The Who Hits Back tour is a testament to rejuvenation
Go ahead. Call ‘em Half-a-Who or make a snarky boxing joke about the tour’s title, The Who Hits Back! That isn’t quite right, is it? Shouldn’t it be something like The Who as Now Constituted Hit Back With a Flower?
You know, it’s because they’re old and not as nimble or ferocious as they once were, back when drummer Keith Moon and/or bassist John Entwistle were still carbon-based life forms and dominant, loud and forceful presences within the band.
My social media feed, and I bet yours, have been filled with vows from one-time fans to never see the band again, a pledge that’s been made since the death of Moon in 1978 or Entwistle in 2002. (But not so publicly, being pre-Internet/social media.) There are always brilliant witticisms about Pete Townshend not dying before he got old. Imagine! He didn’t follow through on what that character sang about so long ago! (See the addendum from a 1985 interview I did with Townshend and his thoughts on “My Generation.”)
The Who – yes, as currently constituted – are not hitting back with a flower; this Who, which I saw at TD Garden in Boston May 18, still unleashes a multi-layered attack, a panoply of punches if you will. I won’t say all of them landed, and this is, unmistakably, not the band of yore, but most did. And, if you’re wondering – and this is the big Who question these days – Roger Daltrey’s voice was in great shape. (It seemed a little shaky when they did “Behind Blue Eyes” on The Late Show with Stephen Colbert last month.)
VIDEO: The Who perform “Behind Blue Eyes” on The Late Show with Stephen Colbert
They’re on a North American run that finishes up its first leg May 29 in Bethel, NY, and resumes again Oct. 2 in Toronto. At TD Garden, Daltrey hit those high notes, didn’t botch any words (that I could tell), and the multi-syllabic “l-o-o-o-v-e” cry at the end of “Love, Reign O’er Me” was still dramatically and climactically stretched out. I think “love’’ would be the word The Who wanted to leave you with during what I’d call their “regular” set. The final song was “Baba O’Riley,” but it has been an encore before and was a sort of an encore here: The Who just dispensed with any leaving-the-stage/constant clapping nonsense and just went into it after the Quadrophenia set closed. (I suppose to be completely accurate the very last song was a jolly band-and-crowd singalong of “Happy Birthday to You,” as Townshend turned 77 the next day, May 19.)
“Baba” was superb, just as last time, with sexy, effervescent violinist Katie Jacoby rising off her chair and coming out front to play and dance with Daltrey and Townshend as the song built to its frenetic climax. The violin rush was more than equal to Pete’s ARP freakout from the nascent days of synth tech. I also reconsidered “teenage wasteland.” a place I might’ve once roamed, from the distance of five decades. I was happy enough to revisit it in song only. And that “They’re all wasted!” shout, one which once seemed like a defiant boast of wanton youth, made me cringe a little. As it should, really.
I’m now gonna borrow from pal Bill Janovitz of Buffalo Tom and what he posted on Facebook post-show: “We come up with excuses not to go see shows. And when they are huge, expensive, and the artists are past their prime, it becomes easier to take a pass. … Leaving this one, you remember the ones you regret not going to, not the ones you attended. I can’t believe I waited this long to see what’s left of The Who. Roger is in unbelievably strong voice. Pete is still dexterous and limber with the windmills (if unsatisfactorily still playing Strats into Fender amps instead of Gibsons into Hiwatts or Marshalls). And here they are, Pete turning 77 … playing THOSE songs. These songs that mean so much to me. Like this one. I’m back in my bedroom at age 14.”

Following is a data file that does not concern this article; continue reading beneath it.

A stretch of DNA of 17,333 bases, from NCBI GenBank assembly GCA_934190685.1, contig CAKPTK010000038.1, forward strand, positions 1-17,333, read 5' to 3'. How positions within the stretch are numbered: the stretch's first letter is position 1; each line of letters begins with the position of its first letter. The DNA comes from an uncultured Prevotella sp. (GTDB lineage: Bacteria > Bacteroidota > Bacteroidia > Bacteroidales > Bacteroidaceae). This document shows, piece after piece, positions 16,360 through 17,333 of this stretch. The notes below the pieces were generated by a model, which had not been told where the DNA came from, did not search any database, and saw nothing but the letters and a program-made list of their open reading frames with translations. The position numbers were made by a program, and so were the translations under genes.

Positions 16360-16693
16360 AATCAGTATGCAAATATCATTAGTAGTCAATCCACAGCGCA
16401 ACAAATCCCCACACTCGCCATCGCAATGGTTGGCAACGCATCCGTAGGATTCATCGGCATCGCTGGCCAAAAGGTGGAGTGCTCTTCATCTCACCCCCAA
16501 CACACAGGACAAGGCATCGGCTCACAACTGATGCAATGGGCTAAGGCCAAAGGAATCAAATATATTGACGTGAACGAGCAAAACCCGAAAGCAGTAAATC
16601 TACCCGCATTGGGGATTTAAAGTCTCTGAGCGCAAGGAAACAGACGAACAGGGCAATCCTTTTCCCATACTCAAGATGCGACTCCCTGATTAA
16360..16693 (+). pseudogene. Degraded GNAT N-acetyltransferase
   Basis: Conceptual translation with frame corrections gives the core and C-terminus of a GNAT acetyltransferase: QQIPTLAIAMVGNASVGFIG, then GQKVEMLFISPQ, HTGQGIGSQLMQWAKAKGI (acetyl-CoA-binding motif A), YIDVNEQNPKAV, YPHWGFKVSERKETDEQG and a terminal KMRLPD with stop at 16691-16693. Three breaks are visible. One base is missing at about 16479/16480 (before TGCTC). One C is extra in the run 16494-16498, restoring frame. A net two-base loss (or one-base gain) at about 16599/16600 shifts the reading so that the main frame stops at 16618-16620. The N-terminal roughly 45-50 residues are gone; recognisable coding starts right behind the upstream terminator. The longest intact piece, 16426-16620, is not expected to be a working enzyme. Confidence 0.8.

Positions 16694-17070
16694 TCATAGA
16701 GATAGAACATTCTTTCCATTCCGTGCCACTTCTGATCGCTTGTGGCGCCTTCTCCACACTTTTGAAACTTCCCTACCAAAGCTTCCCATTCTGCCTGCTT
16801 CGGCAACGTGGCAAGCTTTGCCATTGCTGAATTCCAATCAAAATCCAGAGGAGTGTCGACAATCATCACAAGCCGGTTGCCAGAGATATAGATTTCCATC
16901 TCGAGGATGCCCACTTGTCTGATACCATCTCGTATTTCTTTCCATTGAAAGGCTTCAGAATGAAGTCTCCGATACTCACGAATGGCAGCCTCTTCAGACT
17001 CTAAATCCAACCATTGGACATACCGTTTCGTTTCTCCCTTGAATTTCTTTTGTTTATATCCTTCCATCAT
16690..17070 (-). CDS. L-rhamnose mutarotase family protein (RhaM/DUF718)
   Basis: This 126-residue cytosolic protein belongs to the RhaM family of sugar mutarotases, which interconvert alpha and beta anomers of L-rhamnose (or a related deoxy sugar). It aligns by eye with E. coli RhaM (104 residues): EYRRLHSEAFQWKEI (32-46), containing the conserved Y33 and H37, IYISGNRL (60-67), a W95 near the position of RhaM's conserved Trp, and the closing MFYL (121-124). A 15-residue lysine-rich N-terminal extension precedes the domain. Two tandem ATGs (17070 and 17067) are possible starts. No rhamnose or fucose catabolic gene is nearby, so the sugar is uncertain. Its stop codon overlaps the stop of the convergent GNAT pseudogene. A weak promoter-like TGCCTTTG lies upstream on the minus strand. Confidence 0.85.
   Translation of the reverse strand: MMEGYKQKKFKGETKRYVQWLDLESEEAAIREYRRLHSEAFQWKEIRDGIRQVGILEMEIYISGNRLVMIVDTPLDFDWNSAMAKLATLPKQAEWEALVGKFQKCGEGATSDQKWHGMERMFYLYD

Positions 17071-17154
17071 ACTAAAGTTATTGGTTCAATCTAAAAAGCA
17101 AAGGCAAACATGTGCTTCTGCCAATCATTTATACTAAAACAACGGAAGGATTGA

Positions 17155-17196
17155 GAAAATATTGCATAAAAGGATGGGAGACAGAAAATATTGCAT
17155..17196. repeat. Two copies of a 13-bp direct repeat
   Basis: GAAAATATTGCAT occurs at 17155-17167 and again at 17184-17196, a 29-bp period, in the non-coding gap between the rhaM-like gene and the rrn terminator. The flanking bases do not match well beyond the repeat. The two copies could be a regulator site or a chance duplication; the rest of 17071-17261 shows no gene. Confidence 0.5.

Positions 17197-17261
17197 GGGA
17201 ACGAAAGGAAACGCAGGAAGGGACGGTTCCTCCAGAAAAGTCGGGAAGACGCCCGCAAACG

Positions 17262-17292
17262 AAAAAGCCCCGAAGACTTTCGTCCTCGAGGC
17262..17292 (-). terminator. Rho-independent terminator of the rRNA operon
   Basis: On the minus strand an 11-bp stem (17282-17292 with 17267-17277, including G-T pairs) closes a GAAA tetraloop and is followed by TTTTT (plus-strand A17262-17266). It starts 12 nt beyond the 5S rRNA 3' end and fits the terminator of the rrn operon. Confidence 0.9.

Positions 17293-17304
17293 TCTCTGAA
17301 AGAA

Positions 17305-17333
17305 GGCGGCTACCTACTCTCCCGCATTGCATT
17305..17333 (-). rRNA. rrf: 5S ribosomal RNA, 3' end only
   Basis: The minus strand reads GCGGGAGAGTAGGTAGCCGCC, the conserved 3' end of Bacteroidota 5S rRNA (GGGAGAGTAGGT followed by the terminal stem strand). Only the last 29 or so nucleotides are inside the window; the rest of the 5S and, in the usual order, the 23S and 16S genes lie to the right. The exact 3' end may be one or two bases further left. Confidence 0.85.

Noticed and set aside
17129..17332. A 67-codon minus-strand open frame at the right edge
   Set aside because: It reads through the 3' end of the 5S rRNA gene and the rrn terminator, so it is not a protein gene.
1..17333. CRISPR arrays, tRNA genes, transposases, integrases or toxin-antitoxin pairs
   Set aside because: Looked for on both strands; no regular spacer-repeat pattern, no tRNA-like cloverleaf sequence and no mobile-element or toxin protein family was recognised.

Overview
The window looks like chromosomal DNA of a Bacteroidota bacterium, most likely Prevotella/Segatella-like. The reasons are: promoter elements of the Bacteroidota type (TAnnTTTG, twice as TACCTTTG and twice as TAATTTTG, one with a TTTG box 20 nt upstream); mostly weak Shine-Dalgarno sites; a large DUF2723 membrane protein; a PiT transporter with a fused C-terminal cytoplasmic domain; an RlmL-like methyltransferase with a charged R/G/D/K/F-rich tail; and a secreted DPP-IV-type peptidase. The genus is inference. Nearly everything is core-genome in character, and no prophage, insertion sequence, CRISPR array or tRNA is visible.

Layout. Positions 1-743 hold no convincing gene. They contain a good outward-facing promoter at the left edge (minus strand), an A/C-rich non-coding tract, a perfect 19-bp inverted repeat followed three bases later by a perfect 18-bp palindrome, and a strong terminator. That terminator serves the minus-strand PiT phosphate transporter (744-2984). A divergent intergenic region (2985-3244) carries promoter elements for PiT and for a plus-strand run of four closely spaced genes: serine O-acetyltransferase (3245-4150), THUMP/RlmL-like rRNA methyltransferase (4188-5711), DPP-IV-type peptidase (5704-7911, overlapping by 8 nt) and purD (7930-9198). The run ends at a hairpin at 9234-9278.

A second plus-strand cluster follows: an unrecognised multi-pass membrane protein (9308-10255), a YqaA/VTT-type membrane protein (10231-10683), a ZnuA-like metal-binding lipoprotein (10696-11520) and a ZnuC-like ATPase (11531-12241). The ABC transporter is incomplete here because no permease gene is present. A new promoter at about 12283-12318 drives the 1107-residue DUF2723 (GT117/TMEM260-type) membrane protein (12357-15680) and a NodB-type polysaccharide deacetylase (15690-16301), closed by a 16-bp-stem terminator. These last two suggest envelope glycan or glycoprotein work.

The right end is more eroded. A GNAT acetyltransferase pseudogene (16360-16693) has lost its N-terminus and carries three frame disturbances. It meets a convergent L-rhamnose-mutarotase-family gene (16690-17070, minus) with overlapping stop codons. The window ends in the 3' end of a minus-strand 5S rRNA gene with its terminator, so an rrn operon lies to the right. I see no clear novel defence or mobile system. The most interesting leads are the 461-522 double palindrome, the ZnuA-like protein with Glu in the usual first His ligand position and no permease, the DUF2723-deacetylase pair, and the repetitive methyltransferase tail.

Today’s Who: Daltrey does not sport long blond curls and is never bare-chested. He is not doing the wide-arc mic cord swinging thing anymore. Townshend’s doing no scissor-kicking or guitar destroying. But Daltrey’s gesticulating as if he means it and Townshend is windmilling a lot so, they are behaving as rock stars of a certain age should.
There are a lot of players surrounding Daltrey and Townshend and none of them are household names, save, maybe, Pete’s younger brother Simon on guitar and vocals. He’s been in the fold forever, it seems. Fleshing it out, two keyboardists: Loren Gold and Emily Marshall, bassist Jon Button (replacing Pino Palladino, who stepped in for Entwistle immediately upon his death in Vegas with the tour about to kick off), and backing vocalist Billy Nicholls. Long-time drummer Zak Starkey – Ringo’s son and, yes, closer to Moon in style than he is to his dad – may sport longish blond hair and some face fuzz but he’s no longer the kid: He’s 56 and the longest-tenured Who drummer. Chew on that for a moment.
That’s the main band, but very much part of the proceedings is an orchestra of 48 (drawn from local musicians in every city) conducted by Keith Levenson with principal string players, violinist Jacoby and cellist Audrey Snyder, who added their lovely bowed bits to “Behind Blue Eyes.” The band played without the orchestra for only four songs by my count.
Back to the tour title. A more accurate tour title might be The Who Redux. Which is to say, as enjoyable as it was, aye, there was a rub: The Who are presenting more or less the same show as when they did when they last toured. They stopped in Boston at Fenway Park in September 2019.
These sets worked, this one on May 18 and the one three years ago, both with the mini-Tommy-loaded opening and the mini-Quadrophenia-packed closing. With “Baba O’Riley,” as mentioned previously, ending the show and a smattering of standalone standards between the two rock opera segments. That’s where they shuffled the cards, The core hits were there again (had to be there), meaning “Who Are You” – which I now and associate with the nostalgia of CSI, season one – “Won’t Get Fooled Again,” “Behind Blue Eyes” and that ever-bubbly “You Better You Bet.” That’s an unabashed bubbly pop song, a toe-tapper with a subtle snarl imbued in the pledge of love.
As to “Won’t Get Fooled Again,” well, 1) “The parting on the left is now parting on the right” has never been truer and 2) Waiting as the synth burbles away for Daltrey to scream “Yeah!” – and then joining him when he does so – is one of rock ‘n’ roll’s supreme pleasures.
Out this time were: “Imagine a Man,” “Hero Ground Zero,” “Substitute” and “I Can See for Miles” In were: “Ball and Chain” (again) – Townshend promised it was the only song they play from that forgotten 2019 album called WHO – “The Seeker, “Join Together” and “Relay,” the Jews harp-led former song their best-known non-LP track and both originally intended for that famously aborted 1972 Lifehouse project.